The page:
In a recent sermon, my pastor said that a friend of his offered to give him his library of leadership development books. When Brent asked him why he was giving away these books, his friend, who has been a pastor for more than 30 years, said that for the rest of the time that God gave him the grace to serve, he just wanted to lead by following Jesus. Although I have benefited greatly from others’ wisdom by reading leadership books, I can understand this pastor’s desire. Nothing is is more important to Spirit-led Christian leadership than simply following Jesus.
In Making Neighborhoods Whole, authors Wayne Gordon and John Perkins affirm that Jesus taught and modeled the kind of leadership that should define our leadership style:
Jesus was proactive and intentional in choosing the people who would eventually become leaders of the early church. He was accessible to those he was developing. He spent lots of time with them, including quality time. He took advantage of opportunities to teach people the things they needed to know in order to become leaders. He modeled authenticity by sharing with this disciples his vulnerability–his pain, his fear and, sometimes, his frustration and anger. Far from putting on an act, Jesus ‘kept it real’ (84, 85).
The leaders of the early church, those to whom Jesus said “Come, follow me,” were not professional clergy. They were fisherman and tax collectors. In other words, Jesus was intentional about developing indigenous leadership — leaders who were part of the community. This is an important leadership principle for today’s church leaders as well. I often encourage pastors to look to see where God is working among the people in their congregations. What is God up to? What kinds of passions for ministry is he instilling in the hearts of his children? The kinds of ministry that a particular church might engage in is directly related to the gifting of the congregation. Unfortunately, many times church leaders decide on a ministry first, and then try to find the leadership to implement the ministry. This is the opposite of indigenous leadership development. Good leadership development recognizes the God-given strengths of believers and equips them for whatever work God is calling them to do.
Jesus also led by spending time with people. He and his disciples traveled many miles and shared many meals together. He taught them through preaching and parables, and he also modeled leadership “on the go” as they traveled from town to town. Consider, for example, the amazement the disciples must have felt when they witnessed Jesus healing two blind men just outside of Jericho (Matthew 20:29-34). Furthermore, Jesus asked his disciples to do even greater works than they had seen him do: “Very truly I tell you, whoever believes in me will do the works I have been doing, and they will do even greater things than these, because I am going to the Father” (John 14:12). Jesus empowered and equipped his leaders to carry on God’s redemptive work in the world. Similarly, great Christian leaders are overjoyed to see their protégés reach exceptional levels of maturity and accomplishment.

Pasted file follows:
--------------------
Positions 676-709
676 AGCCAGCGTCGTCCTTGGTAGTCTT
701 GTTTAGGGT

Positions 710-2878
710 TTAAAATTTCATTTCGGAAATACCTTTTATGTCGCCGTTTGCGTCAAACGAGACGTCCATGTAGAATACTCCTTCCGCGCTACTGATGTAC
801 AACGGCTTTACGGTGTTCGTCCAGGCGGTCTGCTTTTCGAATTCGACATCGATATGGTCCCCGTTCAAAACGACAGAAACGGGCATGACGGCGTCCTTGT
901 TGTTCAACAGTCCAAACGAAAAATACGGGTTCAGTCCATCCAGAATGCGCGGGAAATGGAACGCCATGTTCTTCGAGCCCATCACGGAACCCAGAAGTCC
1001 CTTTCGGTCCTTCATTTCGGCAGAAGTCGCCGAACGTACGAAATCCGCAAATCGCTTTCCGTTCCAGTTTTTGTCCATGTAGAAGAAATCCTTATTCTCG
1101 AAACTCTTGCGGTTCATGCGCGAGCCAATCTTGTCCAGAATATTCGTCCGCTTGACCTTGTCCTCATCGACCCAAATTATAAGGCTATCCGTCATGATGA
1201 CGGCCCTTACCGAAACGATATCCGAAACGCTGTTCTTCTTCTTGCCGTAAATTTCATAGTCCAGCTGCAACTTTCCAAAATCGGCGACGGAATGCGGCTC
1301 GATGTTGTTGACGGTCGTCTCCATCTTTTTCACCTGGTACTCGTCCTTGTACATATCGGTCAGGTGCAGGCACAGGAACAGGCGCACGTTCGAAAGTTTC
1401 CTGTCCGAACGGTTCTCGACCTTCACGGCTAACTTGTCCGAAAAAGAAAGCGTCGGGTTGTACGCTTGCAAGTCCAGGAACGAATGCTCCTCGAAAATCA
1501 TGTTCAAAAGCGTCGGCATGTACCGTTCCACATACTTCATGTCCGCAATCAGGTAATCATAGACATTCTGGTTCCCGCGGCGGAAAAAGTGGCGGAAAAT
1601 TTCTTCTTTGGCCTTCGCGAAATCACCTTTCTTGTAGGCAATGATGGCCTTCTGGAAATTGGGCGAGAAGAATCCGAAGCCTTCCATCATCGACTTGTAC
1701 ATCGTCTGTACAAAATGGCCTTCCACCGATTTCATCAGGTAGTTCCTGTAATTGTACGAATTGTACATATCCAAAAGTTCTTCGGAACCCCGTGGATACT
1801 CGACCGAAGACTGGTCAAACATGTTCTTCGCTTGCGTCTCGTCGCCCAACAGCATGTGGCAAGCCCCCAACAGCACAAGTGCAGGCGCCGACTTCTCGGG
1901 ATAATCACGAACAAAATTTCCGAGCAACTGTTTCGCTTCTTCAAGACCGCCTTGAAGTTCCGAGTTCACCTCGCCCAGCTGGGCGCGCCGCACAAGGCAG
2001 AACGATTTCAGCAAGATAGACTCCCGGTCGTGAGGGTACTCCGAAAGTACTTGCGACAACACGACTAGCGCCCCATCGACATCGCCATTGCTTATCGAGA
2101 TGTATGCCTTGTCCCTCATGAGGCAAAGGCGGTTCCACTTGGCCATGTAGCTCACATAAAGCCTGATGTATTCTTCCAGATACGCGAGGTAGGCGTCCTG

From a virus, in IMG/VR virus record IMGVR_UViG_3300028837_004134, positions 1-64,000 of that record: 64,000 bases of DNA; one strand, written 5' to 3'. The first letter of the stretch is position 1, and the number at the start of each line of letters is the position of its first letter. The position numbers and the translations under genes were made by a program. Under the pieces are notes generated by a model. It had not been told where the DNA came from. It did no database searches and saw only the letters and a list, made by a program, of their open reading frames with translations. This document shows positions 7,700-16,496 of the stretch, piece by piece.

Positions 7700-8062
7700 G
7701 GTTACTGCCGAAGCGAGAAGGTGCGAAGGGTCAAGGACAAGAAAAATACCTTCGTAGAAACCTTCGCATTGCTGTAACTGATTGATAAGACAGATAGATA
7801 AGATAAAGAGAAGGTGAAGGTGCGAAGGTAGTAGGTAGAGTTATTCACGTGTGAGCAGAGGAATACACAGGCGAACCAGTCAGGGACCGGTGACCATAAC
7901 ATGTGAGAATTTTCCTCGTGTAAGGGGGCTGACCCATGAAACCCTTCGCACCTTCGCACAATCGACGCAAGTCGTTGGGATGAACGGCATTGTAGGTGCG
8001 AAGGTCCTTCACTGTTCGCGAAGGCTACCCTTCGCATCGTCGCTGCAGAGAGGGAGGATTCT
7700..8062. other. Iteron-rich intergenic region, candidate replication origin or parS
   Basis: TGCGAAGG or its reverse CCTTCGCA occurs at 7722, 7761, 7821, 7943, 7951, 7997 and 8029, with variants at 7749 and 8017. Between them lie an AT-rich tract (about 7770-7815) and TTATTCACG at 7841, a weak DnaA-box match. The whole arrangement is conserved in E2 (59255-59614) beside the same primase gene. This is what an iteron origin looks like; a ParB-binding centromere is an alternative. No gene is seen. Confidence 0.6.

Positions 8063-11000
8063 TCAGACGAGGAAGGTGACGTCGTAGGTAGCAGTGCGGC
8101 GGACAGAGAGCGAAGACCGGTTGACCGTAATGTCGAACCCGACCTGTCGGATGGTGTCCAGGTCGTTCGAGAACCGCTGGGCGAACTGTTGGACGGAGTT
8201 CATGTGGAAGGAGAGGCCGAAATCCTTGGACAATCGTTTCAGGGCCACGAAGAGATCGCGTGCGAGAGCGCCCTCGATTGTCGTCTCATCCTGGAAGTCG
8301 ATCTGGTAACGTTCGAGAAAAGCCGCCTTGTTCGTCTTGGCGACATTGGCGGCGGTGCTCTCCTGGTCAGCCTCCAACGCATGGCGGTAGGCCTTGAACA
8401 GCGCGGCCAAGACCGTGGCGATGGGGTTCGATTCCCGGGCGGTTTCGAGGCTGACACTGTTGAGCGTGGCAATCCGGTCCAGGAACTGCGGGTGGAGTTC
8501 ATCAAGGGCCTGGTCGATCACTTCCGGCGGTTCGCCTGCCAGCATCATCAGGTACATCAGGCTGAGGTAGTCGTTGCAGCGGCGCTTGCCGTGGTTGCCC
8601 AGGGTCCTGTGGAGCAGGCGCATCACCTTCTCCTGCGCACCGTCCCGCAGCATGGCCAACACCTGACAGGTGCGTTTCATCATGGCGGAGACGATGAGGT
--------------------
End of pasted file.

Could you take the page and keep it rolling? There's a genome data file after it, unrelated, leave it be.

Finally, Jesus developed leaders by letting them witness his humanity. Jesus and his friends satisfied their hunger by eating grain as they picked it from the field. The disciples saw Jesus cry as he mourned the death of his friend, Lazarus. They saw him turn over tables in the temple, and agonize to the point of sweating blood in the garden of Gethsemane. Jesus and his disciples shared real life. His followers knew that Jesus, fully God but also fully human, could understand their own temptations and grief. Most importantly, Jesus’ conquest of death gave his disciples eternal hope, even when life was immensely difficult.
Leading others by following Jesus ensures that we are pointing others to Christ instead of to ourselves. To paraphrase the apostle Paul, I only want someone to follow me as I am following Christ (1 Corinthians 11:1). God has so much more in store for the people we are leading than we could ever imagine. Through the leadership of indigenous, Spirit-filled people, God can bring healing and wholeness to broken relationships, families, and communities.
Join us on Saturday, August 25 for COPE (Cost of Poverty Experience). Find out more at www.dba.net/cope.